Complaints Procedure (Mediation only)
If you have any concerns about our practice or the service you have received from one of our mediators, there are a number of steps you can take.
We are committed to providing a high quality service to all our clients and to treating our clients fairly. If you feel that something goes wrong, we want you to tell us about it as soon as possible. In limited circumstances a qualifying third party can make a complaint against a mediator. If you think this applies to you please see the separate section in this Complaints Procedure relating to qualifying third parties.
Our complaints procedure
If you are dissatisfied with a mediator’s practice or the service you have received we hope you would talk first to the mediator involved about your concern or complaint so that the mediator can deal with it immediately if they can.
If you feel that is not appropriate, or if you are still dissatisfied please contact Robert Williams. You can write to him at 5 Clifton Mews, Clifton Hill, Brighton, BN1 3HR; or email him at [email protected] or telephone him on 01273 646903 or 078807233.
Please set out as clearly as you can the nature of your complaint and how it has arisen.
- Within 5 working days of receiving your complaint (i.e. excluding weekends and Bank Holidays) we will send you a letter acknowledging receipt of your complaint and, if necessary, asking you to confirm or explain the details of your complaint. We will also let you know the name of the person who will be dealing with your complaint.
- We will record your complaint in our central register, and open a file for your complaint.
- We will examine the relevant file and, if we need any information from you in order to investigate the complaint, we will request you to provide it.
- If it seems appropriate, we will suggest a meeting with you to discuss the complaint with you and, if possible, to resolve it.
- At the conclusion of our investigation, we shall send you a letter setting out our findings. If the matter has been resolved by a meeting between you and the person dealing with your complaint, our letter will confirm to you what took place and any solutions we agreed with you.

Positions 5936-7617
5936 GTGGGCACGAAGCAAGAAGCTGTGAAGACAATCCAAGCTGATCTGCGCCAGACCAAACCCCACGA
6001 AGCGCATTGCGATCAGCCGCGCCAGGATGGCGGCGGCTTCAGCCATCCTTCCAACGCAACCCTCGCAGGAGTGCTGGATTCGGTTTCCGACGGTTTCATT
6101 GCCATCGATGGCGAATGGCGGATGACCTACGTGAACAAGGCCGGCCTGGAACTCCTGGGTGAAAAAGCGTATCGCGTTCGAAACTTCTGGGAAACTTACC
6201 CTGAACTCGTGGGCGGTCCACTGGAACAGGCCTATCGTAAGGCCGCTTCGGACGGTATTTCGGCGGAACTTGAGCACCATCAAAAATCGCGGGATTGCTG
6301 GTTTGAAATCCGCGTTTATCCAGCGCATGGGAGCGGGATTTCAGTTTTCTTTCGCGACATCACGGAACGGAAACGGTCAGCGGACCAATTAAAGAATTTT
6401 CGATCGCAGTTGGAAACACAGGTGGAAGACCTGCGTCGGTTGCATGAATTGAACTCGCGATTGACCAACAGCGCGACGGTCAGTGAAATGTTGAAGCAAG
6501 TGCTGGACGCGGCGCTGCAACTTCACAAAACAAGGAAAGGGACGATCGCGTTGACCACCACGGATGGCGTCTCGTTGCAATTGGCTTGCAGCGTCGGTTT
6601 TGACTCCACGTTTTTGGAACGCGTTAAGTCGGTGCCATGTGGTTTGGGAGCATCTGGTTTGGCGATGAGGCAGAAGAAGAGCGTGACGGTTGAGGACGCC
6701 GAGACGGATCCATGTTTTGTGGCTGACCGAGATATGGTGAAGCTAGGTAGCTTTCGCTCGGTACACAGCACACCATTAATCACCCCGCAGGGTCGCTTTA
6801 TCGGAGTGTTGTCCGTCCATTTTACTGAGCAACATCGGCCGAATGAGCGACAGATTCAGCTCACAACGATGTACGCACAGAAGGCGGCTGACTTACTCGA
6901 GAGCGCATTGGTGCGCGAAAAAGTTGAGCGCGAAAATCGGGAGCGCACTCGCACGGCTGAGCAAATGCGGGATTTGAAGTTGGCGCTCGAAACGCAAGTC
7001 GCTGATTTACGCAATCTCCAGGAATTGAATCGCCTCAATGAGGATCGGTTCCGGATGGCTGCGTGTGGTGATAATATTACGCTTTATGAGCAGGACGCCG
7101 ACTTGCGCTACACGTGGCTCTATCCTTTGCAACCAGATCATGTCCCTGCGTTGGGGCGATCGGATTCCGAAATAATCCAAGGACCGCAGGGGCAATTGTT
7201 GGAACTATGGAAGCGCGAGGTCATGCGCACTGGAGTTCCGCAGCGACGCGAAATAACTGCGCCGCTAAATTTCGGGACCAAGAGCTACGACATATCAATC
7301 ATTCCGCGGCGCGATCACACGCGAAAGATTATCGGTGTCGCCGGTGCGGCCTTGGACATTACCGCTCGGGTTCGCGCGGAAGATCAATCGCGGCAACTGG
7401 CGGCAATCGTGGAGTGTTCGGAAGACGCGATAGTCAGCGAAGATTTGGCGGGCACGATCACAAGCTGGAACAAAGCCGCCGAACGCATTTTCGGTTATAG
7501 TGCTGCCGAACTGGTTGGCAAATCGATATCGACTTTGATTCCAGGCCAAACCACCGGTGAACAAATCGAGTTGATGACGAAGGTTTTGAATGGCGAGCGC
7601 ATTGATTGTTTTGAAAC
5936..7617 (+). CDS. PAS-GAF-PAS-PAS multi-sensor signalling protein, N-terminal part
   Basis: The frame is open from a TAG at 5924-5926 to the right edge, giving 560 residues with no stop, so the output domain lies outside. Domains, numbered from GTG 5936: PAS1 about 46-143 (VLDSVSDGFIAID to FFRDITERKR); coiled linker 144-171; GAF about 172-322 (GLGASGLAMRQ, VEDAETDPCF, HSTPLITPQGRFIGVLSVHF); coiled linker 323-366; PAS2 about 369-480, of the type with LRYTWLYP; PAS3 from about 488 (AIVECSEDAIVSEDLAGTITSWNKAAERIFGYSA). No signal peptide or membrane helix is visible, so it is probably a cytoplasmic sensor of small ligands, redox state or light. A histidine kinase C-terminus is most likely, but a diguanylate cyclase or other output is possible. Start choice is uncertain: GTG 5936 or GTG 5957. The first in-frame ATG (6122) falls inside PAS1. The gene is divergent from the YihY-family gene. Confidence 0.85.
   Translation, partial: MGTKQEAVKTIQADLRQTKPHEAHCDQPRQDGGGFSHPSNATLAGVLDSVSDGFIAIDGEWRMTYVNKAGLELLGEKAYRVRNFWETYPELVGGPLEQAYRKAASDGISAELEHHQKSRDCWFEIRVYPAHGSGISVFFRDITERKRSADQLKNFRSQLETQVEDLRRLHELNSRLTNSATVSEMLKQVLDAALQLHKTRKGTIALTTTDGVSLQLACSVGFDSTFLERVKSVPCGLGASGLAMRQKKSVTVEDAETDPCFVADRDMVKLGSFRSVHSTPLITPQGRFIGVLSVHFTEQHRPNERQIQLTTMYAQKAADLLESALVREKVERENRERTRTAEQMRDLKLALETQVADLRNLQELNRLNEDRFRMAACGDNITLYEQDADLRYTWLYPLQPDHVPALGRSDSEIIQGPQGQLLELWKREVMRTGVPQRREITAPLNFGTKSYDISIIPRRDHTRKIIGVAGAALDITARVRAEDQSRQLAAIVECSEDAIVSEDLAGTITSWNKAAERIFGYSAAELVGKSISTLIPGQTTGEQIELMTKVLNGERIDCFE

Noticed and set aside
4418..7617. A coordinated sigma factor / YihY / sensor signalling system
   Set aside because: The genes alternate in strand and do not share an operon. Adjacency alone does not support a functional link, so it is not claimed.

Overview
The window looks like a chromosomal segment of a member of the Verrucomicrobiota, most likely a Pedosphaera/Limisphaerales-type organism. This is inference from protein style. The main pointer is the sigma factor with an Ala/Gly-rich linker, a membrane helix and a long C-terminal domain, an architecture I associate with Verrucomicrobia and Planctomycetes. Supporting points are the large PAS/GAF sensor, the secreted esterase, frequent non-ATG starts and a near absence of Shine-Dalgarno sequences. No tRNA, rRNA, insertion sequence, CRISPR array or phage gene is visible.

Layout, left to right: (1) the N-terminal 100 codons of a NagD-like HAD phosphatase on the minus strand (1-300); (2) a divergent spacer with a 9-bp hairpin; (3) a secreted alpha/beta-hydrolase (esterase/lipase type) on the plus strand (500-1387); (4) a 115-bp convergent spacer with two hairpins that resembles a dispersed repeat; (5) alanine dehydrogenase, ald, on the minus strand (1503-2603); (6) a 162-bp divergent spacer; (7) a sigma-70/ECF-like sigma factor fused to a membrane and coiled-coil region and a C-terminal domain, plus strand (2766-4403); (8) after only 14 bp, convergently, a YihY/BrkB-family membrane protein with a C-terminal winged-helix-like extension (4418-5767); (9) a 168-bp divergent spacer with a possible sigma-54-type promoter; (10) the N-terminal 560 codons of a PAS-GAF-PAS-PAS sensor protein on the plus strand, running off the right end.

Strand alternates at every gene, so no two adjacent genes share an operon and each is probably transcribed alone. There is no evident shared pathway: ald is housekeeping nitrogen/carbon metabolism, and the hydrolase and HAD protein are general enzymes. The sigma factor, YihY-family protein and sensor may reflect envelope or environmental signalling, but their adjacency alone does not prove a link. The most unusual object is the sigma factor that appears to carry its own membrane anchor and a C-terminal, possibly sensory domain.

- Our aim will be to conclude our investigation and send you our letter setting out our findings or confirming what took place at a meeting within 30 working days of receiving the complaint or, if we need more time before we can conclude our investigation, we shall write to you within that time to tell you of the likely timescale.
- If, after we have concluded our investigation and written to you, you are still not satisfied, you can write to ask us to review our response. We will then review our response. We may suggest an external individual or body to review our response.
- We may (but are not required to) invite you to agree to independent mediation, in which case we will let you know what this process involves and how long it may be expected to take.
- Once these steps have been carried out, we will write to you confirming our final position on your complaint and explaining our reasons. We would generally aim to do this and write to you within 15 working days of receiving your request to us to review our response to your complaint. If the review is going to take longer, for example because further investigation is required or because we are inviting you to a mediation, we will write to you within that time to tell you of the likely timescale.
What to do if we cannot resolve your complaint
- The mediators working for us are all registered with the Family Mediation Council (FMC). The FMC regulates them and they must adhere to a Code of Practice and professional standards. If your complaint is about a breach of the FMC Code of Practice and professional standards you can ask the Family Mediation Standards Board (FMSB) to consider the complaint, if certain criteria are met. You can raise your concerns with the FMC at familymediationcouncil.org.uk/complaints-about-mediators/.